Editor’s Note: Giovanni “Gino” Goodman passed away on Dec. 30, 2010, at his home. Here is the story of the fulfillment of his dream, just weeks before his death.
On Dec. 4, Giovanni “Gino” Goodman found himself huddled with his father and best friend amid the bedlam of Reser Stadium in Corvallis, Ore., watching his beloved University of Oregon Ducks crush their rival Oregon State Beavers, 37–20.
For Gino, who is battling non-Hodgkins lymphoma and just entered NorthBay’s hospice program in November, being at the game was nothing short of a miracle. “It’s been an adrenaline rush I haven’t come down from yet,” recalls Gino, 26.
Gino shared his dream with Veronica Wertz, NorthBay Hospice coordinator, who put the “Dream Team” to work. “It started out small—to see a game,” Veronica says, “and it just blossomed, picked up velocity and before we knew it, so many people, some complete strangers, were doing whatever they could to help.”
And every part of the day seemed to supersede the moment before, Gino says. To finally be able to see the Ducks, and see them live in Oregon, in front row seats at the “Civil War,” and then to get there by private jet; well, it was almost too much. And while all that was great, “the best trick was to be there with my two best friends: my friend, Mario Cortez, and my Dad. It means a lot to me.”
Gino’s day started at 7:30 a.m., when he and the entourage left Vacaville for Buchanan Field in Concord. He had been told they would fly to Corvallis in a private jet, and “I had two notions about that,” he says with a sly smile. “In my head, I thought this could be a rinky-dink plane, or it could be something ‘fancy-swancy.’ And it was fancy. I was in shock. It was the smoothest, fastest flight. We got there in an hour!”
In Corvallis, a waiting van took the group to first pick up the game tickets and then to the stadium. Even though the day was young, Gino was beginning to show signs of fatigue, Veronica recalls, but he refused a wheelchair or even a cane. That was no surprise, she says, as she has come to know this personable young man as one who has sought to live as normal a life as possible, despite his Stage IV non-Hodgkins lymphoma. “He’s so even-keel, such a ‘cool cat,” she says, “always so appreciative and polite.”
The group got to the field early enough to wander among tailgaters and soak in the pre-game atmosphere on a cool, crisp Oregon morning.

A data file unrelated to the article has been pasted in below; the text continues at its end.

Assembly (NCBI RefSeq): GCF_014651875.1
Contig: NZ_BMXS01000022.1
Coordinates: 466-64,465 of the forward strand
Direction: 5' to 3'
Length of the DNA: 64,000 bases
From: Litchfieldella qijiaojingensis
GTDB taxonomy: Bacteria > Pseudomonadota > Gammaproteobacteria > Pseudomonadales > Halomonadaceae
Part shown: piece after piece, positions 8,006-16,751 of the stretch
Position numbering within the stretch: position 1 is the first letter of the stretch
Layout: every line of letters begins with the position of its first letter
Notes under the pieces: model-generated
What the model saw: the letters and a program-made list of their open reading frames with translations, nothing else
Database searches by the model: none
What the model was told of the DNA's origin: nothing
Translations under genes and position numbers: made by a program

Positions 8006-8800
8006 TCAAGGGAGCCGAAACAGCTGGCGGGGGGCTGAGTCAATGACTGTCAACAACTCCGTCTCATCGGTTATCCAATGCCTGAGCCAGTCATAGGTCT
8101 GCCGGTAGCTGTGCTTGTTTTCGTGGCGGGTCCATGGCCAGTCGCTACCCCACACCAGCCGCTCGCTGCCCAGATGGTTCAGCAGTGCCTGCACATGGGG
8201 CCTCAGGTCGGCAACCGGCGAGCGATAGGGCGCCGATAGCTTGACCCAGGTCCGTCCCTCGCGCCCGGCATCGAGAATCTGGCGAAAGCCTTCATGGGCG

Then, in their front-row seats before kick-off, Gino was able to greet some players, shake hands and absorb the whole experience. Despite sitting amidst a sea of orange-and-black-clad OSU fans, they were gracious and Gino, decked out in his green and yellow Duck gear, stood out enough to earn some camera time on ESPN and even an interview.
When the National Anthem was played before the game’s start, Gino’s Dad, Guglielmo, says he found himself overcome with emotion. “I was bawling.”
Despite fatigue, Gino stayed through the last play. “Sometimes the human spirit fuels us enough to just keep going,” Veronica observes.
The game ended with a Duck victory, propelling the team on to the national championship game Jan. 10, which only added to the day’s experience, Gino acknowledges.
And yet there was more. When the group reconvened at a nearby hotel, they were greeted by representatives from the Rose Bowl, Nike and several local politicians. But Gino’s opportunity to pose with the Red Bull girls made him smile at the recollection.
The group then piled back into the van, headed to the airport and back to California. “The experience was incredible,” recalls Foundation Board Member Bob Dias, who as a Dream Team member served as chauffeur for the group.
“The whole day was a metaphor for a football game, where you’re on the field, receive the ball, make a run for it despite all the obstacles, and get a touchdown.”
The best part of the whole experience? “The anticipation before you go. I was wondering what it would be like to see the game, what it would be like to be in a private jet. It was a wonderful experience and I felt like royalty. Everyone treated me really well, I was touched,” Gino says.
Gino’s dream was the 15th to be realized by the Dream of a Lifetime program since it was begun in 2009. And, while his evolved into a logistical miracle thanks to many generous benefactors, most requests have had more simple outcomes: a family portrait, a catered meal, or a flight home for one last visit.
Goodman was almost 21 when he was diagnosed, and it came on the heels of losing his mother to cancer. In the past five years, he
has undergone numerous chemotherapy treatments and two bone marrow transplants.
While seeking a donor for the second transplant, it was discovered that Gino’s sister, Gabriella, was suffering from a rare disease which meant she could not donate, even though they were a perfect match.
Gino, a jazz musician and hip-hop artist, has turned to music to express his feelings throughout the experience. Called “The Chemo Kid,” his music has been heard in clubs, on the radio and on YouTube. He hopes by sharing his story with others, it will help give them a different outlook in their battle.
“I hope to give other cancer patients a glimpse into what they could be doing, instead of what most are doing. They should be out enjoying life. It doesn’t hurt to party once in a while.”
Dream of a Lifetime
Gino Goodman, Nancy Orloff, Frances Demerin and Nina Gaston and their families were recipients of the NorthBay Hospice & Bereavement’s Dream of a Lifetime program that grants wishes of the terminally ill. Begun in 2009, this is one of the few programs nationwide that fulfill the final dreams of adults.
To find out more about this special program and its rules and guidelines, call (707) 646-3575.